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Why the Chiefs will not draft another cornerback early

David Butler II-USA TODAY Sports

The NFL is so popular now that the maxims, taken together, don't make sense. Quarterback is the most important position, but you also can't have too many pass rushers. Or cornerbacks. But left tackle is also important. But now it's both tackles. The game is also won in the trenches, but you need someone to stretch the field.

The bottom line is that all 11 starters in a given unit are important. Some positions should definitely be prioritized over others — quarterback over, say, fullback — but how much is enough? Really? Because if you can't have too many cornerbacks, for instance, then that means you'll never focus upgrading other positions. And haven't the Chiefs already invested enough?

Let me state my case, because I think it's here that my editorial boss would disagree with me. He's already making heart lockets for Eli Apple and hoping the Chiefs go all-in on another cornerback early in the draft. My belief:

The Chiefs have made all of the investments they need at cornerback already.

Before you jump to the comments to say, "You're an idiot," let me at least show you why I am an idiot so you don't have to assume.

1. John Dorsey has been thinking about 2016 since 2013

I believe the Chiefs knew coming into the 2015 season that Sean Smith was done with the Chiefs in 2016. They knew they'd signed him on the cheap, and that he'd flip and find himself a rich market three years later. Dorsey made the requisite draft investments (more on that in a minute) to hopefully solve the issue and moved on to other things. Because, I think, he knew Smith would be on to other things. He's not reactionary to the market.

Let's allow Dorsey to speak for himself. Here's a bit of the Q&A at the recent NFL Combine.

Q: Is it harder now to manage your cap space when you're having to spend big money on players in the open market?

DORSEY: "No, I don't think it is. I think what it is, if you plan out three, four years at a time here and you have an understanding of your team and the makeup of those specific players, no, I don't think to manage the cap that's true."

Translation: "I've been thinking about the moves I'd have to make this offseason when you were watching the Sochi Olympics. I'm that far ahead. So no, the cap isn't a problem because all I think about is this team's future."

This means Dorsey is not going to be reactive to a single player's potential exit. He's either planned well in advance to retain the player or not. Given the lack of public mentions (compared to Eric Berry or Derrick Johnson), it's clear Smith is going to get his major payday elsewhere. It also means Dorsey isn't wondering what he will do about the secondary, if/when Smith leaves.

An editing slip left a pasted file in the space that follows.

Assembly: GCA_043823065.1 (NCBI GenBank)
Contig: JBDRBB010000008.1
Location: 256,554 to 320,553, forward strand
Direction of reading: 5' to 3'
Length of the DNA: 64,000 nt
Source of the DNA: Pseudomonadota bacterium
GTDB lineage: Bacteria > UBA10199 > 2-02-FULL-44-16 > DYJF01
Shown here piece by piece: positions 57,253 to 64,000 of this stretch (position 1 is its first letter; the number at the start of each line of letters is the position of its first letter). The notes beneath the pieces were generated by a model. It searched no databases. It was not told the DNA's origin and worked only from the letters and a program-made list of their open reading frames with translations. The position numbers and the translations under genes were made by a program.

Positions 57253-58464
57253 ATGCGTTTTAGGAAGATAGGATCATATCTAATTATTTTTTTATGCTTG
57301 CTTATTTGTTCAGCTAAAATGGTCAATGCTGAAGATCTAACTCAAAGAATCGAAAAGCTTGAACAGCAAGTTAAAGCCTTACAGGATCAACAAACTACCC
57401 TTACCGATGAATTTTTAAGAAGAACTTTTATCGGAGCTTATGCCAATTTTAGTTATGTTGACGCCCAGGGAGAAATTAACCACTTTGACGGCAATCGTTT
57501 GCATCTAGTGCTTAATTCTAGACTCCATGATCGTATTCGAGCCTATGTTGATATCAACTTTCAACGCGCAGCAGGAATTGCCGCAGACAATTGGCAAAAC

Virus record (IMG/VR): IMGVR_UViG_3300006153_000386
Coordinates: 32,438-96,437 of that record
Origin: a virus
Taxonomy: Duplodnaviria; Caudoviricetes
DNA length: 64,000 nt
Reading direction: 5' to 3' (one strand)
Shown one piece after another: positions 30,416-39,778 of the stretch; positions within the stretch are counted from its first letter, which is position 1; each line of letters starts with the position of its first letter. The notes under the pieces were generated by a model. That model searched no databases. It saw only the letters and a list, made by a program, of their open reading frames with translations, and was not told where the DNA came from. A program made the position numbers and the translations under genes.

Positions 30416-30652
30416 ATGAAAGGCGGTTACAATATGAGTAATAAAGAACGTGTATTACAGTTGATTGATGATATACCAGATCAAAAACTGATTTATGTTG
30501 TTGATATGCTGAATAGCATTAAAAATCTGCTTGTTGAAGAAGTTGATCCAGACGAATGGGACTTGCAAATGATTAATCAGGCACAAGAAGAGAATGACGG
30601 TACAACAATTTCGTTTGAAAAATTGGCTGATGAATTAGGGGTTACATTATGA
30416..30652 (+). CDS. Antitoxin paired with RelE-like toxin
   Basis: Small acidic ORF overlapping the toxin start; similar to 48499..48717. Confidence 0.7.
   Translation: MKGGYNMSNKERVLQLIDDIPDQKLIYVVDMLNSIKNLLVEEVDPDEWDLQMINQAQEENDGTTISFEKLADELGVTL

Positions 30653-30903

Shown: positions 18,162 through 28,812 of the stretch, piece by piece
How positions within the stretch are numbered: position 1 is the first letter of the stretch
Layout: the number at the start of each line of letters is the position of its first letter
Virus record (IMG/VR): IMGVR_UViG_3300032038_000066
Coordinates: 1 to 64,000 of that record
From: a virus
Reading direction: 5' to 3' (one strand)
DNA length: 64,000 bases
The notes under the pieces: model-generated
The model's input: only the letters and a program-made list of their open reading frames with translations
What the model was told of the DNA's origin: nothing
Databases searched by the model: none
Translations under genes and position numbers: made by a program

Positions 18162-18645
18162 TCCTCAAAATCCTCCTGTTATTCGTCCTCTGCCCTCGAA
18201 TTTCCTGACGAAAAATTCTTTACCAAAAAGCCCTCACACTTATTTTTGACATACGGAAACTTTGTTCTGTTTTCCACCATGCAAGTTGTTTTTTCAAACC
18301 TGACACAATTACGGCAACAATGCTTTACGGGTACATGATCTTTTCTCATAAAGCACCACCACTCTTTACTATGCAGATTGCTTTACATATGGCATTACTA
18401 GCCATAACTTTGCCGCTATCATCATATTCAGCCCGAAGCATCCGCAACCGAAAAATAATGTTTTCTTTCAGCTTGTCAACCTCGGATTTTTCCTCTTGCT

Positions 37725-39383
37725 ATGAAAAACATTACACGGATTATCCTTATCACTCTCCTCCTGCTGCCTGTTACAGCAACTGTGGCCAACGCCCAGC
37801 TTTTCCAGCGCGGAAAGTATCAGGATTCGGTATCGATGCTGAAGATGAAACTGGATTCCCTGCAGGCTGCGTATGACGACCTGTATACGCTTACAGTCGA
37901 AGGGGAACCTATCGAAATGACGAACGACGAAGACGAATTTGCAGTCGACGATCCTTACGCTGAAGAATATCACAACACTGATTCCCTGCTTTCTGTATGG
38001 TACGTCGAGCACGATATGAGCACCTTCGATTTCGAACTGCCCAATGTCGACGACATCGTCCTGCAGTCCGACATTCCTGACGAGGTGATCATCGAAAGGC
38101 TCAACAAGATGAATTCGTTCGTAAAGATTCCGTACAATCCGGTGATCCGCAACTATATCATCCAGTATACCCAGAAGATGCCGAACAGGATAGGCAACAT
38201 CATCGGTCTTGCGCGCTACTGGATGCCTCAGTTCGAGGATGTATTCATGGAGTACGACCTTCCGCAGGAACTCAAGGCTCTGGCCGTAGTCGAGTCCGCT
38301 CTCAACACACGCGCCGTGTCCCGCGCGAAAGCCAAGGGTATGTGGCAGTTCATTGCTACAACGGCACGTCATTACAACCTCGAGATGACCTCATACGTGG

2. The investments have been made

Analyzing 2016 by only looking at 2015 is a serious mistake. It's the fan who thinks Jamaal Charles is expendable just because the Chiefs beat some non-playoff teams in a row with two surprise candidates. "They were fine then, so they'll be fine now."

If you look at the secondary with only 2015 on the mind, you'll end up in a dark place — one that is, in fact, reactionary (the opposite of Dorsey). Your "sky is falling" rhetoric will sound something like this:

"If Sean Smith leaves then that means Marcus Peters is the only proven pass defender on this team! What playoff hopes can a team have if they have one dependable corner? Phillip Gaines is unproven and injured! Steven Nelson is just unproven! Marcus Cooper and Jamell Fleming are fringe roster players! We're screwed!"

To be honest, there are definitely kernels of truth to be found in that paragraph. You can definitely view the secondary as more second-scary without a proven veteran like Smith opposite Peters. But consider point No. 1 and then look at the investments that have been made in the secondary over the last two years.

  • First round draft pick in 2015: Marcus Peters
  • Third round draft pick in 2015: Steven Nelson
  • Third round draft pick in 2014: Phillip Gaines

Dorsey has used 50% of his Day 1 & 2 picks over the last two years on cornerbacks. After Dorsey grabbed his quarterback and his tackle, he immediately went to work on the secondary. He signed a veteran who could occupy one side for three years (Smith) and then set out to replenish a very bare cabinet with that time frame he'd set up.

You don't invest collaborative years evaluating high-value picks only to doubt them when you actually need them. If you're Dorsey, you trust your process. That's why it's in place. You trust the word of your scouts. You make your selection. You trust your coaches to take the talent you've given to them and mold them into playmakers. That's how this works.

3. Dorsey's earned our trust

Unfortunately, there aren't any assurances for Dorsey or Reid or Clark Hunt that these moves are going to pan out. It's entirely possible that the Chiefs pass defense will take a hit if Sean Smith leaves for another team. Injuries happen. Draft picks don't pan out. It's part of the game.

That said, Dorsey has proven his acumen to date in his post with the Chiefs. He's also earned our trust. We've seen immediate payoff on some moves and late bloomers in others, but very few of the seeds that Dorsey have planted have failed to yield some dividends.

What I wouldn't expect, then, is for Dorsey to over-invest in a single position because he's suddenly stopped trusting his process. There's zero reason to think that both Nelson and Gaines can't join Peters to form a young, dynamic pass coverage unit.

Unless there's an incredible playmaker unexpected still on Dorsey's draft board, I can't imagine we'll hear a cornerback's name called in the first round.

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